COLUMBIA, SC — Tianna Walker is only 17 but she held the crowd of some 100 at Finlay Park Sunday afternoon spellbound.
“My whole life, I’ve been bullied,” she said. “I’ve been called every name you can think of. . . . I want the word to get out about bullying, so maybe I can save someone’s life who thought about committing suicide, like I did.”
Then as she began telling about how God intervened and prevented her from taking her life, she broke down and cried, unable to go on.
Walker, a senior at Brookland-Cayce., was a speaker at Columbia’s eighth annual commemoration of National Youth Violence Prevention Week
Later, in an interview, she said fellow students — boys and girls — had begun viciously taunting her in kindergarten.
“I never told anyone. I thought it would get better,” she said. In recent years, she finally told a guidance counselor who confronted a girl who had been verbally abusing her. “The bullying stopped the next day,” she said. Her advice to other young people: speak up.
Columbia’s recognition of Youth Violence Prevention Week was begun eight years when one city youth shot and killed two others.
“We had young people committing homicides in our city,” said Columbia City Council member Tameika Isaac Devine. “We didn’t lose just two lives – we lost three, because the shooter will spend the rest of his life in prison. . . . We can’t have any more young people lose their lives to violence.”
Stacey Haynes, an assistant U.S. attorney in Columbia, urged parents and grandparents to “have a dialogue” with all young people they know.
“Talk to them about gun violence. Talk to them about what they need to do when they’re confronted with someone who has a weapon,” said Haynes, who has sent perhaps hundreds of South Carolinians to federal prison over the years for serious firearms violations.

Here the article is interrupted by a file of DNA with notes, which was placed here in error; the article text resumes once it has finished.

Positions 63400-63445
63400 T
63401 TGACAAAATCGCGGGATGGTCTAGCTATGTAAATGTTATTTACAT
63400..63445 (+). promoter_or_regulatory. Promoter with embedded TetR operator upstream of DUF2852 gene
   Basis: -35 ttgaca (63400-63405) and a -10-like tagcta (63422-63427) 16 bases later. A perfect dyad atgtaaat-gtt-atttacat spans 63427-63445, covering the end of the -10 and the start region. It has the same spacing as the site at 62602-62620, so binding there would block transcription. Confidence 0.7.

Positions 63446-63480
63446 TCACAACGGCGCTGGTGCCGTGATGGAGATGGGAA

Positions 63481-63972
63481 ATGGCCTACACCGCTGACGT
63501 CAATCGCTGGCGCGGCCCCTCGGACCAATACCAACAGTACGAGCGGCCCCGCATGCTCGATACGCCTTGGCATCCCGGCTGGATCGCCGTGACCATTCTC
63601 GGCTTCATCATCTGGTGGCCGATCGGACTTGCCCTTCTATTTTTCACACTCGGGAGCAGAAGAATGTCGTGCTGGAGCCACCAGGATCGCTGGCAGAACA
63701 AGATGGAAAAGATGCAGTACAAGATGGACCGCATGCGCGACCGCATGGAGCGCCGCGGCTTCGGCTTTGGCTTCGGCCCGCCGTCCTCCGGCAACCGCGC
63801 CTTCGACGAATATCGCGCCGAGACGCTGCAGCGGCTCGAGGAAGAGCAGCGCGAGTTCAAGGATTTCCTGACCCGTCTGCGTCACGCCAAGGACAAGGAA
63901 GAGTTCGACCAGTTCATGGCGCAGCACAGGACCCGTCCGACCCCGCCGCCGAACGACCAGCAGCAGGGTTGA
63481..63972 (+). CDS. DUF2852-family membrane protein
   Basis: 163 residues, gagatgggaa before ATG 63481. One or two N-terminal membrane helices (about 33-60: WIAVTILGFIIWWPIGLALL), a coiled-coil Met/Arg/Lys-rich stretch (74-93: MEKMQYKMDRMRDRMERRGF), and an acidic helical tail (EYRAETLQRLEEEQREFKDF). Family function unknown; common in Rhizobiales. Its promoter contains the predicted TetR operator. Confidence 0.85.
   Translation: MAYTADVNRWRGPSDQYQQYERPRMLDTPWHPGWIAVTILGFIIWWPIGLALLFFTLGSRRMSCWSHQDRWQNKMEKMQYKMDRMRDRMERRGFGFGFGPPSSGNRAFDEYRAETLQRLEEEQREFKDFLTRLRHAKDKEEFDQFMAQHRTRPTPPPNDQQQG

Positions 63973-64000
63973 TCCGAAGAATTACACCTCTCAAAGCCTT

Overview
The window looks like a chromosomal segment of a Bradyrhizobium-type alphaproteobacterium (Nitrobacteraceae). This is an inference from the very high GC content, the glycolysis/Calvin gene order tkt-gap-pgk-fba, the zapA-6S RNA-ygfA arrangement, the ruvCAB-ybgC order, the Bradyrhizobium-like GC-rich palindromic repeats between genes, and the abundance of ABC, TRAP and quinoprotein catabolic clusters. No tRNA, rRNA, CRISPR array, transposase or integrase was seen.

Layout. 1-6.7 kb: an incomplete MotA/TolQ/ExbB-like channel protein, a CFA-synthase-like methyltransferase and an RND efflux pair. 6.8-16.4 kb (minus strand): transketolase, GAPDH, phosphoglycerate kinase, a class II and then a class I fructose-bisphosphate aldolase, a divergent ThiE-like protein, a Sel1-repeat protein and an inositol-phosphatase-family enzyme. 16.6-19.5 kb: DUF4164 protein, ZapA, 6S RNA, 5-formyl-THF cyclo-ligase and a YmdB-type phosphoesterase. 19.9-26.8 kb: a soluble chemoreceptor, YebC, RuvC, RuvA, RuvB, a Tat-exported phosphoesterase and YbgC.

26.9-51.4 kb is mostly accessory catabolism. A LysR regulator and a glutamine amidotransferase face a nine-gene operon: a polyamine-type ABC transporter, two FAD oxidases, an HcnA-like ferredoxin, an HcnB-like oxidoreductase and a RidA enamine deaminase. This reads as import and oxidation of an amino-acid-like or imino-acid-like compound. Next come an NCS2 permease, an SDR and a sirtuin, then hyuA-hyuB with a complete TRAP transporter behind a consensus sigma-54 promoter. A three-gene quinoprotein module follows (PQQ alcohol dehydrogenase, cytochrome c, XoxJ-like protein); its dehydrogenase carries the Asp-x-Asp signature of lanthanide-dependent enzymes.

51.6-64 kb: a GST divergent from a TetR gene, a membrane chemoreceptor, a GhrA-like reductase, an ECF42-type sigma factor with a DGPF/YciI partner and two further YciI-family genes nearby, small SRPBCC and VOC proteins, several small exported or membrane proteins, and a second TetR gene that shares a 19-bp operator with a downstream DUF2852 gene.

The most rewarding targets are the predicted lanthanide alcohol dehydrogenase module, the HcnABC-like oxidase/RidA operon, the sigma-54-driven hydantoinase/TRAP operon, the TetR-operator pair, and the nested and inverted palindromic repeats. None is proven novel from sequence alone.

“Your kids need to understand that guns aren’t toys. They play a lot of video games, and there’s reset buttons they push to start all over. They need to learn that in life there is no reset button,” Haynes said. She urged the crowd to lock their guns in a safe place where kids can’t reach them and to get trigger locks.
“Young people need to learn how to use their most important weapon — their brain,” Haynes said. “That’s the weapon that will get them safely home.”
Mayor Steve Benjamin, who has three school-age children, said America has lost more people to home-grown gun violence over the years than the country has had killed in action in the 20th century wars and in Iraq and in Afghanistan.
“We have a problem in this country,” Benjamin said. “If we’re going to solve it, it will require each and every one of us working every single day to wrap our arms around our children and the children of our community.”
Columbia police Sgt. Jim Reed, a school resource officer, read a pledge to the crowd that included the words: “I agree not to bring a gun or any other weapon to any event. If I see a gun or any other weapon, I will alert the authorities.”
Taylor Hicks, 16, a junior at C.A. Johnson High School, said an atmosphere of violence at C.A. Johnson has lessened because of after-school health and science programs that keep young people occupied.
Reach Monk at (803) 771-8344.